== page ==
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Buried microbes exist at limit between life and death

Buried microbes exist at limit between life and death

New Scientist

Image: Hans Røy/Science/AAAS

Look and learn, sloths: the microbes deep beneath the Pacific ocean take inactivity to new heights. They are so slow on the uptake of nutrients from their environment that they barely classify as alive. Their very existence could help define the limit between life and death. Paradoxically, though, they may also be among the oldest living organisms on Earth.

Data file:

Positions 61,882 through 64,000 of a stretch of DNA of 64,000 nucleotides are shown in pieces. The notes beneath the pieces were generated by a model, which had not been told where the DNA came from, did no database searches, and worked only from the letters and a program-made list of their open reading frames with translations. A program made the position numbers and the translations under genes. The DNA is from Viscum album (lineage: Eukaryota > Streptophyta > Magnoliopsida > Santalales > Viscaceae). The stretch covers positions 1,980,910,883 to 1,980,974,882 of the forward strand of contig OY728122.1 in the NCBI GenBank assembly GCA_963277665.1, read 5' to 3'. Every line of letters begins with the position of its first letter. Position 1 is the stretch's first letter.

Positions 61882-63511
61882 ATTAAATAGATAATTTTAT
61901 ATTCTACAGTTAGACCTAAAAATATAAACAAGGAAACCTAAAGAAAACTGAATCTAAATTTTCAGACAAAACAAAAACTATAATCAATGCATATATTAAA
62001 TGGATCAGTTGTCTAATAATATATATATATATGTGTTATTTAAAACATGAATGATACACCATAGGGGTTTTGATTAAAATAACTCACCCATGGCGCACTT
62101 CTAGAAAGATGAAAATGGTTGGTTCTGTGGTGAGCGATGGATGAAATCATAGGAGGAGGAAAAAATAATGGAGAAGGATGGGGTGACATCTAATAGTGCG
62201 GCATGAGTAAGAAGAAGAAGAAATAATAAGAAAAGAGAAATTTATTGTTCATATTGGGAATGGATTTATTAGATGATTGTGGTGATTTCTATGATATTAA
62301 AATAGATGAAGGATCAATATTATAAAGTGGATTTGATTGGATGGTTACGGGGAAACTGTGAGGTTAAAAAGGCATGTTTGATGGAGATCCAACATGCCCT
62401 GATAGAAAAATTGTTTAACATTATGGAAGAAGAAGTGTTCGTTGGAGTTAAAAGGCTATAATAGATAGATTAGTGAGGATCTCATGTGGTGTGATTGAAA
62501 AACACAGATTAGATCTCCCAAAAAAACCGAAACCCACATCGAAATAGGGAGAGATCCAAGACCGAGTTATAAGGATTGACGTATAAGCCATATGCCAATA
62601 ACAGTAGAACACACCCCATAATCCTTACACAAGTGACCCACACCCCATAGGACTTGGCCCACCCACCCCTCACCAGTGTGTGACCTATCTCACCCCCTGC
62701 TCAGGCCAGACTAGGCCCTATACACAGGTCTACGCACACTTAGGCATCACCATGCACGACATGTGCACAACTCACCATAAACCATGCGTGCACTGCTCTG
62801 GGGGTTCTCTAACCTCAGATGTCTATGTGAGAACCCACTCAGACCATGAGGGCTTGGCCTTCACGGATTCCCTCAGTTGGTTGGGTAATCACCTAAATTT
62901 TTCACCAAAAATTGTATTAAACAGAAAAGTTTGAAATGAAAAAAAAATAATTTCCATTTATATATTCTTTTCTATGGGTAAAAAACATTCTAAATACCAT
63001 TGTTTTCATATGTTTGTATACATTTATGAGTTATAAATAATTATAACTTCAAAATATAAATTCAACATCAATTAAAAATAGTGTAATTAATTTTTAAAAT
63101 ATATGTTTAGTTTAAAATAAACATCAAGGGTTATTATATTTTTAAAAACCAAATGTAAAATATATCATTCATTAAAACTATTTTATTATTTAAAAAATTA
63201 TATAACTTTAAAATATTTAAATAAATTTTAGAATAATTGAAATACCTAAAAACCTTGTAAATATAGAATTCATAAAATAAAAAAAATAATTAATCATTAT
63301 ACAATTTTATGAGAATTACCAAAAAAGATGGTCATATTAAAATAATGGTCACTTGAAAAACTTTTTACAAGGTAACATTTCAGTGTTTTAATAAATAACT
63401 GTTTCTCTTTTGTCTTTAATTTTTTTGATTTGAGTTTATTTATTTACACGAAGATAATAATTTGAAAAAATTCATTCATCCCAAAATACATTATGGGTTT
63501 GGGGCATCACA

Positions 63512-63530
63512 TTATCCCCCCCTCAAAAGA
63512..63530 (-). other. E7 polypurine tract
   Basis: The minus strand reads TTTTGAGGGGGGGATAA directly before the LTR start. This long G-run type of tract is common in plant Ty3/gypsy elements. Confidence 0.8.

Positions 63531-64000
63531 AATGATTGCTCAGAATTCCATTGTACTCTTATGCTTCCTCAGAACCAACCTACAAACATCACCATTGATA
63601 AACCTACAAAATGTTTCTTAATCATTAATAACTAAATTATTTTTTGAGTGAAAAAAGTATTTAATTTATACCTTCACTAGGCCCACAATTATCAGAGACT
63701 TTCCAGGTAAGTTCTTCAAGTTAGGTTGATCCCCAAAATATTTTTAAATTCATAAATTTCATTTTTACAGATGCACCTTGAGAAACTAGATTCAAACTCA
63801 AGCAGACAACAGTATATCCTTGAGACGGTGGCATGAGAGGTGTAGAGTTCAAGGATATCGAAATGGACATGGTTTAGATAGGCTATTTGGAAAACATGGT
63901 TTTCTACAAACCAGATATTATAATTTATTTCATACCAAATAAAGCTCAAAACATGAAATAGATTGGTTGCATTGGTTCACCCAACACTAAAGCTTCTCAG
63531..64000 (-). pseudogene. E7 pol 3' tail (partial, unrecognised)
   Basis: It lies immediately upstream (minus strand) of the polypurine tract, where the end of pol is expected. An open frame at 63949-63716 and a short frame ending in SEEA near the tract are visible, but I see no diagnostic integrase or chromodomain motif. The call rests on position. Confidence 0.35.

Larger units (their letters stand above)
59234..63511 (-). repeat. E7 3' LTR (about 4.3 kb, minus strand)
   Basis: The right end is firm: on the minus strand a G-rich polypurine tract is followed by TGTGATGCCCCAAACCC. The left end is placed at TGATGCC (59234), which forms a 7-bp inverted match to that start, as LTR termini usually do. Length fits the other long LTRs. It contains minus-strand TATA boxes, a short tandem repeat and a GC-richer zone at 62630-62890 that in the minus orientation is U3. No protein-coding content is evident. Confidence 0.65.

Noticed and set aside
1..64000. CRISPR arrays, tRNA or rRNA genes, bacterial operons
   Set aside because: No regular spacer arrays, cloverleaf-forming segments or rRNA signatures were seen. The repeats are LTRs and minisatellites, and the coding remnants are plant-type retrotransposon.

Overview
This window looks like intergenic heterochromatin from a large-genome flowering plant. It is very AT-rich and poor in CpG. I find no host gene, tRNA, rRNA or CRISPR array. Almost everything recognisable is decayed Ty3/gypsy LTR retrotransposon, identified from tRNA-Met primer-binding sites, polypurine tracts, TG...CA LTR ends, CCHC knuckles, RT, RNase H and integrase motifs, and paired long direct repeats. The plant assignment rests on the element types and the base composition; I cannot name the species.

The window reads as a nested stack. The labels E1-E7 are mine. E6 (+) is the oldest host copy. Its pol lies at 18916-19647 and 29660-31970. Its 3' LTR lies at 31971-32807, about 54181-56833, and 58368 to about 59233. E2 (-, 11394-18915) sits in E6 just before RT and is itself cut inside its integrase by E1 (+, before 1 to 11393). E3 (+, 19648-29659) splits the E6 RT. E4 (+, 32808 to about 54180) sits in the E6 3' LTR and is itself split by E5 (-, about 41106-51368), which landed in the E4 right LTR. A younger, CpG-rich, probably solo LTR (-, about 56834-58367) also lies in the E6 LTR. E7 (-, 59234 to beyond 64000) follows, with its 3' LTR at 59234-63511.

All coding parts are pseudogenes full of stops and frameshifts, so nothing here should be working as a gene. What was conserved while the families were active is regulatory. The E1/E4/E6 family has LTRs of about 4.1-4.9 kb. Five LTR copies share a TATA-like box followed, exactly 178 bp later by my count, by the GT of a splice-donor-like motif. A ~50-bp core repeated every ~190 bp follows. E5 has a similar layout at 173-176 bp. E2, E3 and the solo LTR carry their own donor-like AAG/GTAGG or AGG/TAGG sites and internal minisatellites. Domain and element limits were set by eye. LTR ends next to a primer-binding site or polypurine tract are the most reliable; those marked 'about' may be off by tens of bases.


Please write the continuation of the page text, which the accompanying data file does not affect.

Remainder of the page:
Everything happens slowly in the North Pacific gyre, one of the five largest ocean gyres in the world. Sand and mud washing off the continents rarely finds its way there, so the seafloor accumulates sediment at a sluggish rate. The clay just 30 metres below the seafloor was deposited 86 million years ago, almost 20 million years before Tyrannosaurus rex graced the Earth.

That clay contains so little energy in the form of nutrients that it should be incapable of supporting a living community. Microbes have been found in other, only slightly more energy-rich communities below the seafloor, though. Read more on newscientist.com…